I'm a cheater with no impulse control!

I feel terrible when I stray, but I can't seem to stop!

Published March 30, 2009 10:10AM (EDT)

Dear Reader,

I'm traveling on family business, so there will not be a column tomorrow, and this whole week could be touch-and-go. But I'm thinking, because it's no fun to be out of touch, why don't I just blog on Open Salon?

Just have to think of something to write about.

If I can find something interesting, I will write about it. Things on the plane interest me. Things in the airport interest me. I wonder if they will interest you.

— CT

Dear Cary,

I have always loved reading advice columns. I can't explain why except I enjoy knowing I am not alone. I never planned to write in to anyone until I read your column on the person with the 60-hour-a-week job sucking the life out of her. I didn't really have that problem but your answer inspired me to want something better, to improve myself in ways I have known I need to. My problem is I don't really know what causes me to do some of the things I do.

I am a cheater in relationships. I am loving and give everything I can to my partner and consider his feelings in every way, but every once in a while I have someone give me attention that feels good, and I cheat. Right now I am with a very good man. He respects me, cares for me in small ways, and gives me freedom to be myself. Even though I am happier with him than I have been in, well, maybe ever, I cheated. I felt like a piece of shit afterward and hope it doesn't ruin what could be the best thing I have had. I do not intend to tell him because I do not believe it would help anything, but I do not want to fall into my routine of getting away with it and doing it again when the situation may arise.

I have no impulse control. Cheating is a big problem as a result, but it is not the only one. I can go on a spending binge and then realize I am broke for the next two weeks. I may go out thinking, "Hey, I'm just going to have a little fun with my friends," and I end up so drunk I fall on my butt and break it. (Yeah, I literally fractured my tailbone.) The thing is, I analyze everything to the last detail and think of every possibility, but every once in a while it seems I just turn my common sense off. I let the euphoria of whatever is happening now overule any reason I shouldn't do it. I know this, and yet I can never seem to stop myself in time. What is wrong with me that I can't seem to use my brain when it is most important to do so?


Dear Brainless,

What if you were to say, openly, that you have no impulse control? What if you were to say, "I have absolutely no impulse control. If I go into that bar, I'm going to get smashed. If I look at that guy, I'm going to sleep with him"?

Why not see what happens if you come out of the closet with your lack of impulse control? It might have a kind of prophylactic effect.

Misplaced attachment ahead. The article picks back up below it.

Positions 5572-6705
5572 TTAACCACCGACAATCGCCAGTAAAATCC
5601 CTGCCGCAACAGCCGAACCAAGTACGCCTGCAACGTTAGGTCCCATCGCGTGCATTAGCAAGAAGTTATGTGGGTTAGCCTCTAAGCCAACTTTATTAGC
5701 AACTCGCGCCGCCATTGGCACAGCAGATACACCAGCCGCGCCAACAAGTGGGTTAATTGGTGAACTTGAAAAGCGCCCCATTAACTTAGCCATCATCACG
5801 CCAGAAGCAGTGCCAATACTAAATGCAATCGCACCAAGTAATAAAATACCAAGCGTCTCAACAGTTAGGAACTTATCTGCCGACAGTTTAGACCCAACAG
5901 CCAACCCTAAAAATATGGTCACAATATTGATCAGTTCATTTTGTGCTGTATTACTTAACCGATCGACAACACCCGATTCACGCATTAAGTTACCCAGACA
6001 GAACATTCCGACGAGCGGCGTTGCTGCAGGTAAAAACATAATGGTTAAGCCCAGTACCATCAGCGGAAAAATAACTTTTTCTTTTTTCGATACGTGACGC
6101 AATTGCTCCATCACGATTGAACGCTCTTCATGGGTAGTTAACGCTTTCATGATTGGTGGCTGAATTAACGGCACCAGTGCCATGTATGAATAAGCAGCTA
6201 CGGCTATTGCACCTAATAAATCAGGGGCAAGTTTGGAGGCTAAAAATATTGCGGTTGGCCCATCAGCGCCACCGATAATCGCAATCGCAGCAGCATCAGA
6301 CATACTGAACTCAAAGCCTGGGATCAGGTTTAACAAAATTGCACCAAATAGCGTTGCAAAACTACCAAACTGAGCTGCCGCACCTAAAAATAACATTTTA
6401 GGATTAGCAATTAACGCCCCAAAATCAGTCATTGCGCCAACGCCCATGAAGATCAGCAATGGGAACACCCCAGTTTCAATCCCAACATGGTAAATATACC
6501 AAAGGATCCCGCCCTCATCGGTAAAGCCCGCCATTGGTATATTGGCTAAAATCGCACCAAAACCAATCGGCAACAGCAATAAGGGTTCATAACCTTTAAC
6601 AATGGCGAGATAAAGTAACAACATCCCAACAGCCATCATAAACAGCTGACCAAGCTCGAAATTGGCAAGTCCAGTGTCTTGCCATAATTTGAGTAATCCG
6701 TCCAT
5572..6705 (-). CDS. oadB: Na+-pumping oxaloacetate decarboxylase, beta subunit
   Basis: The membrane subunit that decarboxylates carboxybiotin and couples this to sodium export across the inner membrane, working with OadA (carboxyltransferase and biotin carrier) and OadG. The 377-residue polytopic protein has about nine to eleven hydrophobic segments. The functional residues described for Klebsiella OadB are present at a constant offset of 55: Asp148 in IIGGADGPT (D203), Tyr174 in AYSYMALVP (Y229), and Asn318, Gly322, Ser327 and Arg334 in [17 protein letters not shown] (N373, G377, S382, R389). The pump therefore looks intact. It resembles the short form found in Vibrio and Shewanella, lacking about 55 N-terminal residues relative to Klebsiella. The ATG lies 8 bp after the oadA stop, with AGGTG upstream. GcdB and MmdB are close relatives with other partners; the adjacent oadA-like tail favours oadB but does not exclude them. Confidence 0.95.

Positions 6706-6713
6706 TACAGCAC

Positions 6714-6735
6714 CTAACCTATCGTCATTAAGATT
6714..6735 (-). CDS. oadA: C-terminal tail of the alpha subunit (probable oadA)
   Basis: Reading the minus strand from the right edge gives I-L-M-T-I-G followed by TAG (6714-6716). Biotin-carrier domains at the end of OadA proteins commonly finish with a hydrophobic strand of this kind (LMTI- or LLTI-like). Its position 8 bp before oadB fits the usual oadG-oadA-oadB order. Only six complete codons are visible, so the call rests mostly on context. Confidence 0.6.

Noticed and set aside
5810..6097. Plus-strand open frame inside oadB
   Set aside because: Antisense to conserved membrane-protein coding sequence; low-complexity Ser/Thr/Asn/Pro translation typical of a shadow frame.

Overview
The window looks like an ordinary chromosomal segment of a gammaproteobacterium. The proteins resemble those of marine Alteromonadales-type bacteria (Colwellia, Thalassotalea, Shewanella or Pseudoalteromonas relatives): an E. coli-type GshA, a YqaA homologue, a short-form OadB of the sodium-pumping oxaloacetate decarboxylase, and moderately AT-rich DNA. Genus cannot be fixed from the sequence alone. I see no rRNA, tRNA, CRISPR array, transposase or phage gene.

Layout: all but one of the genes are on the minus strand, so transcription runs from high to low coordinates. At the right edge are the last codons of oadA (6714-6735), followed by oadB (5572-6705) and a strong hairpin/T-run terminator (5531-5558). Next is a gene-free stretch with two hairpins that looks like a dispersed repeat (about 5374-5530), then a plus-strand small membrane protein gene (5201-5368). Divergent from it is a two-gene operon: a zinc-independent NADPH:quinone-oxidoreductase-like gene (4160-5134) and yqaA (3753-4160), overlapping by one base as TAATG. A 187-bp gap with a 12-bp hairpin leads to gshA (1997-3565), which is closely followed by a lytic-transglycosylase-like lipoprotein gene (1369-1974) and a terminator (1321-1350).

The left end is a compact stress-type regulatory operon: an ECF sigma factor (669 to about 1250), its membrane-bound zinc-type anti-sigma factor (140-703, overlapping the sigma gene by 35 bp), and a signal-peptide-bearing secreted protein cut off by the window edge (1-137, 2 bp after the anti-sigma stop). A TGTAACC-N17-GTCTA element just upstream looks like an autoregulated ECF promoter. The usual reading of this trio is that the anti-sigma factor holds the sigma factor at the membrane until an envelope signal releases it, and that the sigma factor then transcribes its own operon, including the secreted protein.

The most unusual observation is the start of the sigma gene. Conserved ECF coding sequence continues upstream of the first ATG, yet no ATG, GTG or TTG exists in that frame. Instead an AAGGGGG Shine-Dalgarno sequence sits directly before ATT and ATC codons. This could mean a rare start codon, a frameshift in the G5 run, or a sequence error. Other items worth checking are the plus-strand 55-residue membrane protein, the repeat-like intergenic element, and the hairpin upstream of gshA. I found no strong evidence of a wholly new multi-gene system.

For instance, if you told a man you were attracted to that you had absolutely no impulse control, would he take advantage of you? Or might he feel a bit sheepish about taking advantage of a woman who admittedly has absolutely no impulse control? If you told a bartender that once you start drinking you can't stop, would he pour you drink after drink, or might he see fit to keep an eye on you and cut you off? Not that you couldn't purchase an arsenal of whisky and lock yourself in your apartment -- but it's an interesting concept, is it not? By saying it out loud, you drain some of its power. You also bring into awareness all your actual feelings; surprisingly enough, out of those feelings may flow some impulse control. You might not call it impulse control, because it will not feel like a clamping down but like a release. It may feel, strangely enough, like one more impulse being acted on! It is the impulse to tell, to reveal. But in revealing, you enlist the help of others.

If you do this, you may also find that you actually do have some impulse control. You do make decisions; you do choose one impulse over another. For instance, when you feel the impulse to drink, you feel other impulses as well. You also feel an impulse to pour out the drink and walk away. But if you really want the drink, then you suppress that impulse. The impulse to flee, or to pour the drink out, may be considered an impulse of conscience.

This shows that you do have the ability to suppress impulses and act on a plan. It's just that some of those plans are disguised as impulses. The infidelity, the drunkenness: If you look at them, you will see that they do hatch as plans. Perhaps you do not form these plans out loud. But certain thoughts have been in your mind about "what you might do" or "what it might be like" or "I wonder what would happen if." These thoughts are not just idle speculations. They are unvoiced plans. So these indiscretions of yours are not completely impulsive. They are more like plans you are carrying out -- but secretly, in such a way that they are even hidden from yourself.